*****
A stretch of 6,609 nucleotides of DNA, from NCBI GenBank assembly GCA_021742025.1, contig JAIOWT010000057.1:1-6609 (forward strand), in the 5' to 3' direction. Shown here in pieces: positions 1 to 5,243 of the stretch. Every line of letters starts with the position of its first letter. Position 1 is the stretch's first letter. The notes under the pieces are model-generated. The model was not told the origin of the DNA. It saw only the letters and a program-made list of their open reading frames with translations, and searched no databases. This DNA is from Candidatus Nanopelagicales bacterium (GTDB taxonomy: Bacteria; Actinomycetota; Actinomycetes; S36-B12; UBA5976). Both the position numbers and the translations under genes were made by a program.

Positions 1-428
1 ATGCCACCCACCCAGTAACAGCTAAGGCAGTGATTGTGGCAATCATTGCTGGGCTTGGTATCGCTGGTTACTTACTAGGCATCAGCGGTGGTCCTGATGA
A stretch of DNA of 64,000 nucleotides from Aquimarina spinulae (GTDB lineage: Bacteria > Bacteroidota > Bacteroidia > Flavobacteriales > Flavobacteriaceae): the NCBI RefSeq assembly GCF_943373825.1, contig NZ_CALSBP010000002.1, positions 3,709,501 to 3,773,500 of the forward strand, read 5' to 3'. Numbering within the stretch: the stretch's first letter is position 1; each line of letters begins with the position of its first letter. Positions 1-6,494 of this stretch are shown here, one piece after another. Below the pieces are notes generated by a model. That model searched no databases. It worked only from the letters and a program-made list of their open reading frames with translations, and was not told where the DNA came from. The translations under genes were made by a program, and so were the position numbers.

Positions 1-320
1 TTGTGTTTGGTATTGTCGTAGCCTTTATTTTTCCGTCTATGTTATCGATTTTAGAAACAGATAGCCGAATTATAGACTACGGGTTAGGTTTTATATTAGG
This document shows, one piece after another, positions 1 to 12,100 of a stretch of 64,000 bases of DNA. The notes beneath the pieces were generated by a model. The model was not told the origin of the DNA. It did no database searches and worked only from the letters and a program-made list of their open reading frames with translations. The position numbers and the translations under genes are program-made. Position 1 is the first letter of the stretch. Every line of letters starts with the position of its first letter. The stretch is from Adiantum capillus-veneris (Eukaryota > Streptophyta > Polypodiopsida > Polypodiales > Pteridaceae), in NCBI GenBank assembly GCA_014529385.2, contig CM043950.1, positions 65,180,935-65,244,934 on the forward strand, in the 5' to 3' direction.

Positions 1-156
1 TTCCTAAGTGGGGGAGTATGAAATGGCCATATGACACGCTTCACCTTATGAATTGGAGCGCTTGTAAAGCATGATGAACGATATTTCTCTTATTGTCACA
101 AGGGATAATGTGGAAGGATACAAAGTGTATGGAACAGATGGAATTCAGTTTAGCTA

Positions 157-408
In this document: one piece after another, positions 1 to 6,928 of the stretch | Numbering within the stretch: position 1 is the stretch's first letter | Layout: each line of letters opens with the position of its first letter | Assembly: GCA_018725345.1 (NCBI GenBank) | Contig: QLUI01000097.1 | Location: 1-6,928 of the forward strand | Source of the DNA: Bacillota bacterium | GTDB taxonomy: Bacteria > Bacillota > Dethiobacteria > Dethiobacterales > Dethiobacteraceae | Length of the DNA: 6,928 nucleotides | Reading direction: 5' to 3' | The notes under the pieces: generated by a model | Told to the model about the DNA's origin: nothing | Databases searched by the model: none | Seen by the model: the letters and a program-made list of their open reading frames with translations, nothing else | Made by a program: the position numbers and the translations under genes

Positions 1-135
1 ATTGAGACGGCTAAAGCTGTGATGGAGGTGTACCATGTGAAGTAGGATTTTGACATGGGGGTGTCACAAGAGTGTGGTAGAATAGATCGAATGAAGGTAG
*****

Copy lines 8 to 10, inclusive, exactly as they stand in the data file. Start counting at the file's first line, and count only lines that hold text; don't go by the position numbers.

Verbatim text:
Positions 1-156
1 TTCCTAAGTGGGGGAGTATGAAATGGCCATATGACACGCTTCACCTTATGAATTGGAGCGCTTGTAAAGCATGATGAACGATATTTCTCTTATTGTCACA
101 AGGGATAATGTGGAAGGATACAAAGTGTATGGAACAGATGGAATTCAGTTTAGCTA